13. I think I would make a great life coach but sometimes I have trouble taking my own advice.

12. I’m deathly scared of heights. One time I rode “the Revelation” at playland and I shat my pants. My buddy was like “I know the guy who runs it! He’s gonna let us ride for extra long!” and I was thinking “aw fk, get me offfffff…” when I got down my arms were sore cuz I was holding on so tight and my face was white. Never again…I never thought I would die, but at that moment, I seriously thought I would die.

11. if I could, I’d live on the beach and wear only shorts all day long, sit on the sand everynight and drink.

10. I have really bad eating habits. Sometimes I eat once a day, sometimes I eat 5 times after 10pm, I eat whatever’s in my fridge (the bachelor life). I’m a decent cook though, and I love cooking (it’s relaxing) but it sucks to cook for one person.

9. I knew my multiplication table up to 12×12 by the time I was in kindergarten. It took me until grade 3 to learn English though after 3 years of ESL. I was a lonely child.

8. I like to make things happen. I like to organize things, plan things and do things. I’m never really just sitting around doing nothing.

7. Coke (cocacola to clarify!) gives me a killer sugar high. My friends can always tell “you’ve had coke haven’t you?” “Ok time to quarantine Pi.”

6. I grew up in coquitlam and would drive out to Richmond everyday with JW, SF, DY and TC to meet up with everyone at hotshots. Then one day, all the boys came to coquitlam to visit me. ONE DAY out of 8 years. The Paseo had 250,000km on it when I sold it.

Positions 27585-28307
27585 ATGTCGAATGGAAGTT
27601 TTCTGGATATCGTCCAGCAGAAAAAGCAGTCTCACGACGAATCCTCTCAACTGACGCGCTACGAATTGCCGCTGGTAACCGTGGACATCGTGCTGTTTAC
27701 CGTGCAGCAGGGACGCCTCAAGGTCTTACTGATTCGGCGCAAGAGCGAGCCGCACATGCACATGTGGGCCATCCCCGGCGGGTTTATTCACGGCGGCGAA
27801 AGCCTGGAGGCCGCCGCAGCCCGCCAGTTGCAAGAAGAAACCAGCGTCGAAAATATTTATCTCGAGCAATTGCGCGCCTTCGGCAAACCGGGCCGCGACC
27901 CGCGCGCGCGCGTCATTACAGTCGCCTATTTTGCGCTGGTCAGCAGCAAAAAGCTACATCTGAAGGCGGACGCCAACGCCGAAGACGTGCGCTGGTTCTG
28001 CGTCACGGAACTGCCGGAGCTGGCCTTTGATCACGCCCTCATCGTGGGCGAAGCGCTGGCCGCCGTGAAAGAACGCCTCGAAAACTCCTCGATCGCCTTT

5. I have little patience for inconsiderate people. when people are ass’s to other people for no reason.

4. Random strangers come up and chat with me on the streets a lot. In stores, while I’m waiting for someone, outside a change room, crossing the street, in restaurants. There are some interesting people out there (and some not so much…some are just friggin weird)

3. my 2 things that bug me the most are people who are late, and people who sell out last second. I mean…come on!! It’s not like I didn’t tell you what time to meet up 5 days ago.

2. Trevor Linden is my hero cuz he’s a huge giver to our community AND he is captain canuck. But now, I vote kesler for captain. Lu can’t do sh*t from the goal to motivate the team.

1. I wanted to grow up a ninja when I was a kid. I had this shirt with a ninja on it and I wore it for my Grade 4, 5 and 6 class picture. My mom finally caught on and hid it when my gr 6 picture date came. I love ninjas.

Dirty Thirty

There’s never really been anything I won’t try out once and since 2009 started, I’ve been a ‘yes’ man to anything new. It’s been quite the journey so far with marathons, world trips, and I even upgraded my motorcycle to a 750cc. I went for a foot massage this weekend with a friend after a long day. I’ve had back massages, neck massages and the most memorable to date was the Spicy Grandma in China that murdered my neck and made me a parapalegic for 4 hours, but never foot massages before. We walked into the reflexology place and was greeted by two China grandmas. ‘OMG I’m going to die again’ was the first thought that crossed my mind, but then again, we were in Canada, and governed by actual laws so if I was paralyzed, I could sue this time. So I relaxed a bit and we started chatting in Mandarin and Cantonese. My friend couldn’t speak much so she sat quietly, nervously smiling, enjoying her massage.